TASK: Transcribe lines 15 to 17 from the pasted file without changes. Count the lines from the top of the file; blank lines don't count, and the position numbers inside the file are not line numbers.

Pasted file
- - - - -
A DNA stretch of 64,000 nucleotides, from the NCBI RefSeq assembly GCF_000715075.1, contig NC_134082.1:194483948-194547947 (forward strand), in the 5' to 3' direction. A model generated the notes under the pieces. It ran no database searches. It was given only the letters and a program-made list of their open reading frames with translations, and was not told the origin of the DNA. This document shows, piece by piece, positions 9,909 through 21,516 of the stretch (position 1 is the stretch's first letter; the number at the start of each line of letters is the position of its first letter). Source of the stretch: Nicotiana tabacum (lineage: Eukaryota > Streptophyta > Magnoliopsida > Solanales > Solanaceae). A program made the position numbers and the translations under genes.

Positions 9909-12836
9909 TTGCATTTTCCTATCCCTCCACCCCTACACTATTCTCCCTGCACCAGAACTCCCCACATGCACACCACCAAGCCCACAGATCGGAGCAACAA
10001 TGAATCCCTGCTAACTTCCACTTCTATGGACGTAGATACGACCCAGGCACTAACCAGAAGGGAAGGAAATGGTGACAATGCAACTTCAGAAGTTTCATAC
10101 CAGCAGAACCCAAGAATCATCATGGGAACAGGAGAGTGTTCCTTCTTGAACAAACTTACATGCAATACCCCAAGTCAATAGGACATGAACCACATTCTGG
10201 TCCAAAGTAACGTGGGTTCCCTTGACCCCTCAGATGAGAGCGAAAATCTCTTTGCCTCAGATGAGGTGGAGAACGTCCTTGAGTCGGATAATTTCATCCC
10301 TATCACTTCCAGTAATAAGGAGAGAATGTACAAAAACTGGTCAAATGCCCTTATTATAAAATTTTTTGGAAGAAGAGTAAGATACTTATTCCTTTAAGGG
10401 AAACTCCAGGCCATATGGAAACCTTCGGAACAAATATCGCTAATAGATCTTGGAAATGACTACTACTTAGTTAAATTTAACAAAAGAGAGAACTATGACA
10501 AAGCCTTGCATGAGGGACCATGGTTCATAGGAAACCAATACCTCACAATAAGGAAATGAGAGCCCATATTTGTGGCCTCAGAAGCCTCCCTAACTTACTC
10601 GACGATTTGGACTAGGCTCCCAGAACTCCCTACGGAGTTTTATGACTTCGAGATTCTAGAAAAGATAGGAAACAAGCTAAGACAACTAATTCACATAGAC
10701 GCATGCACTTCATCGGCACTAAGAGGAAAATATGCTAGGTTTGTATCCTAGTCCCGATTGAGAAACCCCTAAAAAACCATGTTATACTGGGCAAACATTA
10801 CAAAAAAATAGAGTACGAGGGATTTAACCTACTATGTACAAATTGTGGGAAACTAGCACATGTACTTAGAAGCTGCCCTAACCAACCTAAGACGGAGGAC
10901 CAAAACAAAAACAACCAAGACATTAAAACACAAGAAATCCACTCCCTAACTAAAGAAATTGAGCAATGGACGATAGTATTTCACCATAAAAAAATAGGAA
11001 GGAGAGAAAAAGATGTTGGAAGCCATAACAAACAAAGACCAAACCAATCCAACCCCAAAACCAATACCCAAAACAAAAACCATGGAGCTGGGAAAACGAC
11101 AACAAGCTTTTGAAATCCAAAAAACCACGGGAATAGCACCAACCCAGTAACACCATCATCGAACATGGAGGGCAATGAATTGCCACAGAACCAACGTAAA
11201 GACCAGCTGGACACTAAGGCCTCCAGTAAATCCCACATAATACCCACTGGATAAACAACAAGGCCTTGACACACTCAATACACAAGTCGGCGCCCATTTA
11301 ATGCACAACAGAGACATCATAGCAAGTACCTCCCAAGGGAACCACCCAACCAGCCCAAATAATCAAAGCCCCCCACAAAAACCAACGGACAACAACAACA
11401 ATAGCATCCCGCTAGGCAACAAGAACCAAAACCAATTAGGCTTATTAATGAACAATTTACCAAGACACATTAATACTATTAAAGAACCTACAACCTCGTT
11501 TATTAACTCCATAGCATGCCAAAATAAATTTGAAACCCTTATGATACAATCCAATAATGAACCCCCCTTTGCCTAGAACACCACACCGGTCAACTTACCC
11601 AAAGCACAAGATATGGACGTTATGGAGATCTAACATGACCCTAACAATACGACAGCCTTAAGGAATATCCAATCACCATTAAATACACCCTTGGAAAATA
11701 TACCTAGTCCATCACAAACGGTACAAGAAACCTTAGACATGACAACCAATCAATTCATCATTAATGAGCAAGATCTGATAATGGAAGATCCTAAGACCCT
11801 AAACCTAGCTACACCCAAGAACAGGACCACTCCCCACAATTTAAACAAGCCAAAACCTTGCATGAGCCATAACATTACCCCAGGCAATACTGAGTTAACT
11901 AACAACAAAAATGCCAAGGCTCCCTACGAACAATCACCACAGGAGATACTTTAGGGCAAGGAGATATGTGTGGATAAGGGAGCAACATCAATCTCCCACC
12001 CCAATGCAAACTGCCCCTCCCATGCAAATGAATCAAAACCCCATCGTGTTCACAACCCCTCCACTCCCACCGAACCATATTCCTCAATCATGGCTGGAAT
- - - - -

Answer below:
11101 AACAAGCTTTTGAAATCCAAAAAACCACGGGAATAGCACCAACCCAGTAACACCATCATCGAACATGGAGGGCAATGAATTGCCACAGAACCAACGTAAA
11201 GACCAGCTGGACACTAAGGCCTCCAGTAAATCCCACATAATACCCACTGGATAAACAACAAGGCCTTGACACACTCAATACACAAGTCGGCGCCCATTTA
11301 ATGCACAACAGAGACATCATAGCAAGTACCTCCCAAGGGAACCACCCAACCAGCCCAAATAATCAAAGCCCCCCACAAAAACCAACGGACAACAACAACA